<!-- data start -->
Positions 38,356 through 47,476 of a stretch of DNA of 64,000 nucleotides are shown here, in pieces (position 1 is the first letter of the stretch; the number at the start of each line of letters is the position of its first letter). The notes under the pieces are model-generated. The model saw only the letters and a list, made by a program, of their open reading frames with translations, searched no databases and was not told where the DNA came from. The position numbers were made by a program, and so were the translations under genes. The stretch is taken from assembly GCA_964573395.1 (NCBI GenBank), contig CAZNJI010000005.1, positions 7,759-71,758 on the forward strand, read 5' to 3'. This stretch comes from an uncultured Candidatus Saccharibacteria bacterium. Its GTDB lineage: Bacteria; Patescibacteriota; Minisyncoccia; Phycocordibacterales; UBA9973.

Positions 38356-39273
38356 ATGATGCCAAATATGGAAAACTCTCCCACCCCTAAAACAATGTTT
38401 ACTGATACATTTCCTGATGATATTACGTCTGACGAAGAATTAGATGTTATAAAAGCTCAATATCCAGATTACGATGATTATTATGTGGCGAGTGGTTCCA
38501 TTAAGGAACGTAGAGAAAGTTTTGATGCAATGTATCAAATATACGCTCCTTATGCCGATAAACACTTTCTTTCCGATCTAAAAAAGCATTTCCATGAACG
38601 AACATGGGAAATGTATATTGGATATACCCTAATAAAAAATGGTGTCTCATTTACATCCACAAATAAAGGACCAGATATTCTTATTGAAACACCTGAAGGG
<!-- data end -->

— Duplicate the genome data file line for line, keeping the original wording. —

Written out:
Positions 38,356 through 47,476 of a stretch of DNA of 64,000 nucleotides are shown here, in pieces (position 1 is the first letter of the stretch; the number at the start of each line of letters is the position of its first letter). The notes under the pieces are model-generated. The model saw only the letters and a list, made by a program, of their open reading frames with translations, searched no databases and was not told where the DNA came from. The position numbers were made by a program, and so were the translations under genes. The stretch is taken from assembly GCA_964573395.1 (NCBI GenBank), contig CAZNJI010000005.1, positions 7,759-71,758 on the forward strand, read 5' to 3'. This stretch comes from an uncultured Candidatus Saccharibacteria bacterium. Its GTDB lineage: Bacteria; Patescibacteriota; Minisyncoccia; Phycocordibacterales; UBA9973.

Positions 38356-39273
38356 ATGATGCCAAATATGGAAAACTCTCCCACCCCTAAAACAATGTTT
38401 ACTGATACATTTCCTGATGATATTACGTCTGACGAAGAATTAGATGTTATAAAAGCTCAATATCCAGATTACGATGATTATTATGTGGCGAGTGGTTCCA
38501 TTAAGGAACGTAGAGAAAGTTTTGATGCAATGTATCAAATATACGCTCCTTATGCCGATAAACACTTTCTTTCCGATCTAAAAAAGCATTTCCATGAACG
38601 AACATGGGAAATGTATATTGGATATACCCTAATAAAAAATGGTGTCTCATTTACATCCACAAATAAAGGACCAGATATTCTTATTGAAACACCTGAAGGG